Like other vital coastal ecosystems (mangroves and coral reefs), seagrass habitats help to dissipate wave energy and buffer the coast from the effects of storms and floods. When their roots trap sediment, they not only filter the water, but help to reduce coastal erosion.
Possibly most impressive of all, seagrass absorbs 35 times more CO2 than the same area of rainforest, helping to reduce the effects of global warming. One acre of seagrass absorbs enough carbon per year to counteract a car traveling 3,860 miles (6,212 km). Just as trees absorb carbon from the atmosphere to build their trunks, seagrass uses carbon from the water to build its leaves and roots. While seagrass occupies only 0.1% of the ocean floor, it is responsible for up to 11% of the carbon stored in the ocean.
Seagrass has natural threats like extreme weather, intensive grazing, and disease. Coastal changes resulting in siltation or freshwater incursion can also harm seagrasses. However, human activity, in many different forms, is the primary threat to seagrass ecosystems.
Today, 25% of seagrass species are endangered or vulnerable. The rate of loss of seagrass meadows is estimated to be as high as 7% of their global coverage every year. That’s 2 football fields of seagrass disappearing every hour.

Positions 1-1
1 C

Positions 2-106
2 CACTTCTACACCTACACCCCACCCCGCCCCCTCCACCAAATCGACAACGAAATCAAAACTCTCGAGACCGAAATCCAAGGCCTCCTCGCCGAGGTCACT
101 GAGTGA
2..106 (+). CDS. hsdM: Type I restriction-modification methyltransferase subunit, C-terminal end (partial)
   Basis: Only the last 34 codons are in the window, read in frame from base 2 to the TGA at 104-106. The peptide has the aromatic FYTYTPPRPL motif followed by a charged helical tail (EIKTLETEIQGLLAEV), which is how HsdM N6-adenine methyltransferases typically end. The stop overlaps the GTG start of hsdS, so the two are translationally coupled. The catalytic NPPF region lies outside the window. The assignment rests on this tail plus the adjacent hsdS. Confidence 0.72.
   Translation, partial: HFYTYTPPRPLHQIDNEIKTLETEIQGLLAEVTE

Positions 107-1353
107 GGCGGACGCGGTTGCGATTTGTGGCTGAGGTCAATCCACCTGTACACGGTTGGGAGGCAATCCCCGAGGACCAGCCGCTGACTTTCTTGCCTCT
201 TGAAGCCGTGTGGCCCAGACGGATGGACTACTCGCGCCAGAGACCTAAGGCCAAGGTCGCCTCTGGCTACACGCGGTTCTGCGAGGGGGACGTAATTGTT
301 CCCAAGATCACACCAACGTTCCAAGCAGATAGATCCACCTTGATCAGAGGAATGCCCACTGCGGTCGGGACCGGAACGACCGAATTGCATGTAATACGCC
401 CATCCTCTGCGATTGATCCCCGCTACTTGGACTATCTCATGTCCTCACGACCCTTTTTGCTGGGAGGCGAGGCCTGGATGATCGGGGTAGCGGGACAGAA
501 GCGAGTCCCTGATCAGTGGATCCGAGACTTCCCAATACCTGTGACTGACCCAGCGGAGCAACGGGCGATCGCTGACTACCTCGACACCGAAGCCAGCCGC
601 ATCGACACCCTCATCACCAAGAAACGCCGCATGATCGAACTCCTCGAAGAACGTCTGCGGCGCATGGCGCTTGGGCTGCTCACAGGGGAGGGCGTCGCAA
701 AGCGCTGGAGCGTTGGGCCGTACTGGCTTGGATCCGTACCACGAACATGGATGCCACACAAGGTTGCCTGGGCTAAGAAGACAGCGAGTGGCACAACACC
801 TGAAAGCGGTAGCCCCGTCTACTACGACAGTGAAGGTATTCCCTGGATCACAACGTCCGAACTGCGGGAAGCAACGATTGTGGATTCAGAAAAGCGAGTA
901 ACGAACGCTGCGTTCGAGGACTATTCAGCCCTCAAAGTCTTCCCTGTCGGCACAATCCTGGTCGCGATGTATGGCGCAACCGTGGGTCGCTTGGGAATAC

More coastal regions are subject to urbanization and development. This can result in the direct removal of seagrass to dredge for a port, create a sandy beach, or build a jetty. Additionally, the sediment washing into the water from coastal construction can suffocate the leaves and block sunlight taking away its energy source.
Chemicals and nutrients from fertilizer wash into seagrass beds from surrounding coastal areas and cause algal blooms that block the sunlight necessary for seagrass growth.
As temperatures rise species that cannot move, like seagrass beds, are at risk from warmer waters. Recently, marine heatwaves have been occurring more frequently than in the past. These sudden spikes in temperature have taken a toll on some of the world’s seagrass.
Boats and Anchors
As boats approach the shore and drop anchors they kill sections of seagrass meadows. As boat traffic increases, so does the number of anchors causing damage and scarring the meadows below. As the seagrass bed is divided from these scars, erosion around the edges increases further reducing the size of the seagrass meadows.
In a balanced ecosystem, the removal of one element can cause a chain reaction and have multiple effects. For example, overfishing reduces the number of fish who normally eat sea urchins and keep their population in check. Without these fish, the sea urchin population increases and overgrazes the seagrass. The same happens when sharks are removed from the system; herbivore populations increase and overgraze. Other large predators eat intermediate predators, when their population goes unchecked, they overeat small organisms which are essential to clean seagrass blades. Each member of the ecosystem has an important role to play.